We use cookies to improve your website experience. To learn about our use of cookies and how you can manage your cookie settings, please see our Cookie Policy. By closing this message, you are consenting to our use of cookies.

Call For Papers

International Journal of Speech-Language Pathology

Deadline for Expressions of Interest: December 13, 2021

Sustainable Development Goals (SDGs) and people who experience communication and/or swallowing disability

The United Nations’ 17 Sustainable Development Goals (https://sdgs.un.org/goals) “provides a shared blueprint for peace and prosperity for people and the planet, now and into the future… In order to make the 2030 Agenda a reality, broad ownership of the SDGs must translate into a strong commitment by all stakeholders to implement the global goals.” (UN, 2015).'

Each of the 17 SDGs impacts the world’s citizens, including people with speech, language and communication needs, people with dysphagia, and those who work with them (e.g., speech-language pathologists, audiologists, psychologists, teachers, doctors, lawyers). The International Journal of Speech-Language Pathology will join the world to work with the United Nations to implement the SDGs by publishing this special issue, acknowledging that communication and swallowing are important for “peace and prosperity for people and the planet (UN, 2015)”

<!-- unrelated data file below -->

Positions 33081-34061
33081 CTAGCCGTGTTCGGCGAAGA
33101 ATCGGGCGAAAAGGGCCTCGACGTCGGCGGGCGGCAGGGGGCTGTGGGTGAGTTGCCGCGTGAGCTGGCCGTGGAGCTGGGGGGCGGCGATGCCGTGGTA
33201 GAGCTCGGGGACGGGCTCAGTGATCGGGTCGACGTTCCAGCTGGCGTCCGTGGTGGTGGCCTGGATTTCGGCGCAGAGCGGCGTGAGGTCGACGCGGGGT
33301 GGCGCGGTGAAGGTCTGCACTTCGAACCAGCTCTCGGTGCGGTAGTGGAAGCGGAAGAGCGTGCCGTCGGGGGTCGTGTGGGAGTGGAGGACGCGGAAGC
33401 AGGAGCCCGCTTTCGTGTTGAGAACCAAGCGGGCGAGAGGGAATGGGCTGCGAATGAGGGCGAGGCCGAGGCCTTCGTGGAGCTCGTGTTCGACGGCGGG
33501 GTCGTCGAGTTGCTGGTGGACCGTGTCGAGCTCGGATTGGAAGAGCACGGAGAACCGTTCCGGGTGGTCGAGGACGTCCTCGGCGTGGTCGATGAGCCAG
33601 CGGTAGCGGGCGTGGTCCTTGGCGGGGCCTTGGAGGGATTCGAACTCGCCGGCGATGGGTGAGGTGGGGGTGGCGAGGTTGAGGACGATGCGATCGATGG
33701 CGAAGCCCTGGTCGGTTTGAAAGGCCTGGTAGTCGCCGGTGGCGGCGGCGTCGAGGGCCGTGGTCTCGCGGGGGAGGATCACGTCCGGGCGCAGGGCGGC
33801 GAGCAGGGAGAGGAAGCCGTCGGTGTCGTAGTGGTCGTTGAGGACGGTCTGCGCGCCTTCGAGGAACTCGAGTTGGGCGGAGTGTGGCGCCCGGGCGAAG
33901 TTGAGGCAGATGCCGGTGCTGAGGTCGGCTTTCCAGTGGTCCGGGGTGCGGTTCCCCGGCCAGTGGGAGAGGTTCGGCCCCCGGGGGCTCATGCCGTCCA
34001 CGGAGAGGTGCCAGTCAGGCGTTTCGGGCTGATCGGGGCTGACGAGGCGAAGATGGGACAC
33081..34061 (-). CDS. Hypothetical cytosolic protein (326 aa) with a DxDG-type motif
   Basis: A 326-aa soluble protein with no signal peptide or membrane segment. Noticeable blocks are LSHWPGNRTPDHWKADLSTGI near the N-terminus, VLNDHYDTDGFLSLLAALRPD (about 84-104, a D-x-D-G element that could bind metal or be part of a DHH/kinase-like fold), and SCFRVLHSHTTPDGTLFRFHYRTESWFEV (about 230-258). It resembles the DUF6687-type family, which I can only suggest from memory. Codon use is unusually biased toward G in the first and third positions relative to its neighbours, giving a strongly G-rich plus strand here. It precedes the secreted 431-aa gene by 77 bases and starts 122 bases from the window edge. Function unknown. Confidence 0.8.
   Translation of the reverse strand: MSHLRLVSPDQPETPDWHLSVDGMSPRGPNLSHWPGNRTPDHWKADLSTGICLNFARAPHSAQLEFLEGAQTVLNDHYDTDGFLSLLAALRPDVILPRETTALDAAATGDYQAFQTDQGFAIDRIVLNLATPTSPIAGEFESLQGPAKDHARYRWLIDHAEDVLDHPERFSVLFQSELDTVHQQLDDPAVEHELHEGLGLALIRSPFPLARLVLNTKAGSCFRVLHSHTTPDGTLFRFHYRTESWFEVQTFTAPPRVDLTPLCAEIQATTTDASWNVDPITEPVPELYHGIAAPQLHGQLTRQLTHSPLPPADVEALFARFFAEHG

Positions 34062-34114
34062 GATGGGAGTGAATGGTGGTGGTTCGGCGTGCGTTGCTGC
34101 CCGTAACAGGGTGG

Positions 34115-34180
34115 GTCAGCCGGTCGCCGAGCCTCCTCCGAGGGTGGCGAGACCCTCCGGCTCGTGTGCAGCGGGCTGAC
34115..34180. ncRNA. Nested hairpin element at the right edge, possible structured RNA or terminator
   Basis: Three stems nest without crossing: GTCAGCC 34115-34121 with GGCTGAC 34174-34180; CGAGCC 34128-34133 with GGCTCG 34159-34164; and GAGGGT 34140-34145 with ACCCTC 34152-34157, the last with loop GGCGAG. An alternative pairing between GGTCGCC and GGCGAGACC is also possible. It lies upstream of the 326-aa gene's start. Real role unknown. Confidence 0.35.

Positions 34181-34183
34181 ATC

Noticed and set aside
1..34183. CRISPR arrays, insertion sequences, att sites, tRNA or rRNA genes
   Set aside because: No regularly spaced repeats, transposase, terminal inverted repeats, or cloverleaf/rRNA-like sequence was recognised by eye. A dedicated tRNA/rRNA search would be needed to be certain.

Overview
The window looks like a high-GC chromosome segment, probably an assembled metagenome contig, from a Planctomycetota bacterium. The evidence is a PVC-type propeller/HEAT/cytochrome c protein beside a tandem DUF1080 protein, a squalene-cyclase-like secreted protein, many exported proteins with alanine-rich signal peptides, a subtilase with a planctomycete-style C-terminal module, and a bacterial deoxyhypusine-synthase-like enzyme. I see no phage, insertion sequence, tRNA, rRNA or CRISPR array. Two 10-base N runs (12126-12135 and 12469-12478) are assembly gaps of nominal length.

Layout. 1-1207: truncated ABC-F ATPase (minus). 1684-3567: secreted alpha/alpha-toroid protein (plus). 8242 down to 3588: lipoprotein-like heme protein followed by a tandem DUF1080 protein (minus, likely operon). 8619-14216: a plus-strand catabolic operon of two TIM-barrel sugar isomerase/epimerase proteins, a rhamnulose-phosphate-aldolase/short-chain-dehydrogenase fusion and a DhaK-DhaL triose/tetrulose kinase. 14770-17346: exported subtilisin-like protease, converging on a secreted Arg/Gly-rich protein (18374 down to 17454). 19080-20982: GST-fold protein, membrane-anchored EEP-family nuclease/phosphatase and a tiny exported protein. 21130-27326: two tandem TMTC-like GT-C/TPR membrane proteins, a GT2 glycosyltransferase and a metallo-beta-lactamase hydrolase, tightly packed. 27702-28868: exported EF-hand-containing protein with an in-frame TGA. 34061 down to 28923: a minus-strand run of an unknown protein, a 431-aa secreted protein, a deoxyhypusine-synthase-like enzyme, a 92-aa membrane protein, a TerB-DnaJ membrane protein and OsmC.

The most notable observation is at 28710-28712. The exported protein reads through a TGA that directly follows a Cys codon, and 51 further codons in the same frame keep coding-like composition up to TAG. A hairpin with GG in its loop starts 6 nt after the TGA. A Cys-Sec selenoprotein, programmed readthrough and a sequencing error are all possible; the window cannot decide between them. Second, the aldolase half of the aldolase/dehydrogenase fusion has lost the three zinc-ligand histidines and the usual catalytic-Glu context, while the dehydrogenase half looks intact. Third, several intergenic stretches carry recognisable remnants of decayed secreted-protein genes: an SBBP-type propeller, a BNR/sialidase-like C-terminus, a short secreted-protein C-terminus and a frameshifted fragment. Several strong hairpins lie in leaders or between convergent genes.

This special issue of the International Journal of Speech-Language Pathology will include 2,500-3,000 word commentary articles/ essays that address at least one SDG and its relationship to people who experience communication and swallowing disability. Commentaries must be supported by (a) new evidence and/or (b) evidence-based literature and will be peer-reviewed. Commentaries can be broad ranging, describing the relevance of the SDG to this field, or provide an overview of work with a specific intervention, country or population.

Expressions of interest are sought from authors across the world in a variety of disciplines. Commentaries are encouraged from people who live and work in Majority World countries (including low and middle-income countries and small island states, https://sdgs.un.org/topics/small-island-developing-states) and people who have lived experience of communication and / or swallowing disability. The aim is to cover EVERY SDG – so be creative.

Examples of SDG, Targets, and Indicators

EXAMPLE 1

Goal 3: Ensure healthy lives and promote well-being for all at all ages

  • Target 3.C Substantially increase health financing and the recruitment, development, training and
    retention of the health workforce in developing countries, especially in least developed countries
    and small island developing States
  • Indicator: 3.C.1 Health worker density and distribution

EXAMPLE 2

Goal 4: Ensure inclusive and equitable quality education and promote lifelong learning opportunities for all

  • Target 4.2 By 2030, ensure that all girls and boys have access to quality early childhood